A touch of Hollywood in east London: step inside this film director's dream factory home

There’s more than a touch of Hollywood about this film director’s lateral conversion flat in east London.
Film director Harvey B-Brown — the B is for Bertram — flings his arms wide, and beams. “As soon as we saw this, we said: ‘We’re home!’”

Brown and his husband Steve, 50, live in a converted warehouse apartment. It’s tucked in a quiet side street, right on the border of Spitalfields and Shoreditch, which, with its health food shops and new bars, feels like Notting Hill of the east.
 
“It looks very grandiose, but actually it is quite modest,” adds Brown, 47, striding off down a broad central corridor, his considerable height dwarfed by the towering ceilings of the former knicker factory.  “We used to live in Hampstead, in a tall, thin house, but this is lateral, which is great. And it’s also lovely to be able to swan about and not touch the ceiling.”
 
Brown, who has directed more pop videos and commercials than he can remember, is currently writing an old-fashioned musical called Blue Jean with songwriter Mike Kintish — planned with Hollywood glamour and great songs and costumes — and, he adds, a moral heart. He is known for making stylish, colourful and often nostalgic short films, so the musical is a logical step. And since Brown also has an MA in fashion design, those costumes will be good.
 
A TOUCH OF ALICE IN WONDERLAND
Home is something between a glamorous dream and a film set, with a touch of Alice in Wonderland, too. Super-high oak door frames, stripped brick warehouse walls, a flouncy, white-painted armoire to take coats… and then, right in the middle of the apartment, a glass-walled office showcasing a black-and-gold ormolu desk that came from Saudi Arabia via eBay, lit by a dramatic Castle Gibson chandelier with glass drops shining like cabochon rubies.
 
The large sitting area, open-plan to the big kitchen, has a huge green leather Ligne Roset sofa, and a 1901 Bechstein piano that has been revamped with a nod to Charles Rennie Mackintosh, on which Steve, an entrepreneur who used to run a successful gastropub, is learning to play. Big pieces work really well, holding their own in the broad, high space.
 
AN EYE FOR DETAIL
The master bedroom has a sensational steel “Tomcat” bed by British designer Timothy Oulton, with Spitfire-influenced leather backrests that pull down, like two giant glove compartments. However, the aeronautic look is softened by a large-scale circular daybed upholstered in startlingly pretty turquoise floral Christian Lacroix fabric.
 
Oulton also made the steel-topped dining table in the kitchen, animated by mismatched Victorian chairs, their seats covered in various blue-green shades of velvet and silk.
 
Just feet away, a high-walled courtyard, invisible to the outside world, opens up via sliding glass doors. It has a living wall of fragrant green herbs for Steve to cook with, and a mirrored wall that appears to double the space.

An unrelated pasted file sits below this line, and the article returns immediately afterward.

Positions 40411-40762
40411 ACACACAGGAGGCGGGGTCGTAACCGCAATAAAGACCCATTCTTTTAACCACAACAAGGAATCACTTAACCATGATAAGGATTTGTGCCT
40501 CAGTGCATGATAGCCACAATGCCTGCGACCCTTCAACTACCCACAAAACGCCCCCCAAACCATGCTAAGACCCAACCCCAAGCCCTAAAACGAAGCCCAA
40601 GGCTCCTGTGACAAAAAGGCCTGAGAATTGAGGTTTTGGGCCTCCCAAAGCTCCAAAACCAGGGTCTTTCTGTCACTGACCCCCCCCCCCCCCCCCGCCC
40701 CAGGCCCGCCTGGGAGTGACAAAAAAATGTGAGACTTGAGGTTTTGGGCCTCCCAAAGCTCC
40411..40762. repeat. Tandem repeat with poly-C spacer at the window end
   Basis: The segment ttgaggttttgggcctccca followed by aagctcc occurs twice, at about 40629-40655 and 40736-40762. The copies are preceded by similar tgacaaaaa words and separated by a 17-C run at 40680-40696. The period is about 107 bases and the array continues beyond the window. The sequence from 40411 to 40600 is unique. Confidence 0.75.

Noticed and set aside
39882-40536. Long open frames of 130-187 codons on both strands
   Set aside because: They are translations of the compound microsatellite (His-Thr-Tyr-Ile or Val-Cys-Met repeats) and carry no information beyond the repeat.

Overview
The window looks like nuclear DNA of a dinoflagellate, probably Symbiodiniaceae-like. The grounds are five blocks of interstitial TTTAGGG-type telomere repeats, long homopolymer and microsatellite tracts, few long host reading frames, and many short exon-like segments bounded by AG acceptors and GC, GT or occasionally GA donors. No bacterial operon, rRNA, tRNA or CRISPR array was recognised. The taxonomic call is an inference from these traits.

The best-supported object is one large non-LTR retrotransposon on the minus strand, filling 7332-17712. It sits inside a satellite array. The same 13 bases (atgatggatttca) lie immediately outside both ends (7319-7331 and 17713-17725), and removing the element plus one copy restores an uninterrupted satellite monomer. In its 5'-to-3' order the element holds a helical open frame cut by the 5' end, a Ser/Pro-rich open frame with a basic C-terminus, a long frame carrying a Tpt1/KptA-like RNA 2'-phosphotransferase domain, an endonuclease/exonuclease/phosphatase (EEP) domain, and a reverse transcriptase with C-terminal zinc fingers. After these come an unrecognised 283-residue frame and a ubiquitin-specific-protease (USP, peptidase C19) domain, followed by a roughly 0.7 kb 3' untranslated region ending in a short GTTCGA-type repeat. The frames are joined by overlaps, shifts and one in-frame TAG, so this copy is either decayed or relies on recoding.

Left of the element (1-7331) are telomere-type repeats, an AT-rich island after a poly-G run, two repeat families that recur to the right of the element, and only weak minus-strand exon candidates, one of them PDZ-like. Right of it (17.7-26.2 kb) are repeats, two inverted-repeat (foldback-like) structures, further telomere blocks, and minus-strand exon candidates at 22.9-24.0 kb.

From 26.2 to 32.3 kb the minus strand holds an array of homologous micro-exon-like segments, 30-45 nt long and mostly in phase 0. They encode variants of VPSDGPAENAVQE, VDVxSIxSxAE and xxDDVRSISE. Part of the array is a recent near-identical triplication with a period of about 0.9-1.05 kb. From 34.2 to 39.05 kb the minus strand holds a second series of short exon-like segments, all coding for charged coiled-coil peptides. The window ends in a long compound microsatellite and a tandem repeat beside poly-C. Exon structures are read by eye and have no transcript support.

FUN AND LIVELY
The mix-and-match eclecticism of this dazzling apartment keeps things fun and lively. And it took years to put together, right? Wrong. The whole thing took just a few months from start to finish.

“When Steve and I set our minds to something it happens very quickly,” Brown says.
 
They married last December and went house hunting. They wanted a warehouse they could do up. “At first we thought we were too old for Shoreditch, but it’s such a great area, with all these pop-up shops, and Shoreditch House round the corner,” adds Brown.

“In early January I was making a commercial in Bollywood when Steve rang and said he’d found something. He was so excited about it that I flew back to see it.”
 
The flat was still a building site. The developers were working on the warehouse floor by floor, and since the one the couple were there to view was being done last, it was still full of rubble.
 
The architects had already put in a bathroom with subtle matt grey wall tiles, but the overall plan was to create a three-bedroom apartment.
 
Brown and Steve wanted two bedrooms so the architects modified the design, put in the polished concrete floors the pair liked best, and they completed at the end of February.
  
960-portrait-credit-david-b.jpg
Harvey B-Brown, in red trousers, and husband Steve, on their daybed upholstered in Christian Lacroix fabric. Their extraordinary steel Tomcat bed by British designer Timothy Oulton is in the background

LET’S SHOP
The couple sold their previous Hampstead home lock, stock and barrel. “Which was an amazing opportunity to go shopping,” says Steve, laughing.
 
“A set design,” Brown explains, “works for the camera — but it’s not for life. Here, the architects put everything in the right place, they chose really nice things — credit where credit’s due — and then we decorated it. This is a perfect, functioning home. After travelling, I really look forward to coming home.”
 
A DIRECTOR’S LIGHTING TIPS
Go for a collection of all sorts of lamps — industrial overheads, wall-mounted anglepoises, chandeliers, and standards. They have incidental, ambient lighting on one five-amp circuit, so that everything goes on, all the side lamps, with one flick of the switch, giving instant atmosphere. Then you can add other lighting on a second circuit. Use different lamps and lights for different effects and moods.
 
GET THE LOOK
  • Architects: www.chrisdyson.co.uk
  • Living wall: by www.treebox.co.uk
  • Outsize sofa: from www.ligneroset.co.uk
  • Steel bed and kitchen table: by www.timothyoulton.com
  • Circular daybed: by www.roche-bobois.com
  • Taupe grey brick tiles in the bathroom: by www.towerceramics.co.uk
  • Harvey B-Brown at www.harveybbrown.com
 
Photographs: David Butler

Follow us on Twitter @HomesProperty and Facebook

Comments